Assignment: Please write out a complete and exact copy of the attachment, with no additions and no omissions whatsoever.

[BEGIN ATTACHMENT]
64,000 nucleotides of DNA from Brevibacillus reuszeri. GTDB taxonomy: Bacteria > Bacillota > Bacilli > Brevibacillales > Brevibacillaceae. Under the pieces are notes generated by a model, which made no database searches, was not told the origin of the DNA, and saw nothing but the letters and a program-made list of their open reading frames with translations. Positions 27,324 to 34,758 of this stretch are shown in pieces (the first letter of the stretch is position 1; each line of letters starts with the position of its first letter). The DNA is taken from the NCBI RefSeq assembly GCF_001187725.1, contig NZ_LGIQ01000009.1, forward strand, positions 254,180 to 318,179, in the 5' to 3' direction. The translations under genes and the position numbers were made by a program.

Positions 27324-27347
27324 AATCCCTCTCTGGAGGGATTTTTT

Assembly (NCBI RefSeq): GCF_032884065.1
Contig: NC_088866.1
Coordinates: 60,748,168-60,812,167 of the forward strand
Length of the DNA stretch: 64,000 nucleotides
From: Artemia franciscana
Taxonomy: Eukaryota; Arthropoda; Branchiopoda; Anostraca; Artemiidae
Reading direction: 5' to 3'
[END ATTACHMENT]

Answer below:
64,000 nucleotides of DNA from Brevibacillus reuszeri. GTDB taxonomy: Bacteria > Bacillota > Bacilli > Brevibacillales > Brevibacillaceae. Under the pieces are notes generated by a model, which made no database searches, was not told the origin of the DNA, and saw nothing but the letters and a program-made list of their open reading frames with translations. Positions 27,324 to 34,758 of this stretch are shown in pieces (the first letter of the stretch is position 1; each line of letters starts with the position of its first letter). The DNA is taken from the NCBI RefSeq assembly GCF_001187725.1, contig NZ_LGIQ01000009.1, forward strand, positions 254,180 to 318,179, in the 5' to 3' direction. The translations under genes and the position numbers were made by a program.

Positions 27324-27347
27324 AATCCCTCTCTGGAGGGATTTTTT

Assembly (NCBI RefSeq): GCF_032884065.1
Contig: NC_088866.1
Coordinates: 60,748,168-60,812,167 of the forward strand
Length of the DNA stretch: 64,000 nucleotides
From: Artemia franciscana
Taxonomy: Eukaryota; Arthropoda; Branchiopoda; Anostraca; Artemiidae
Reading direction: 5' to 3'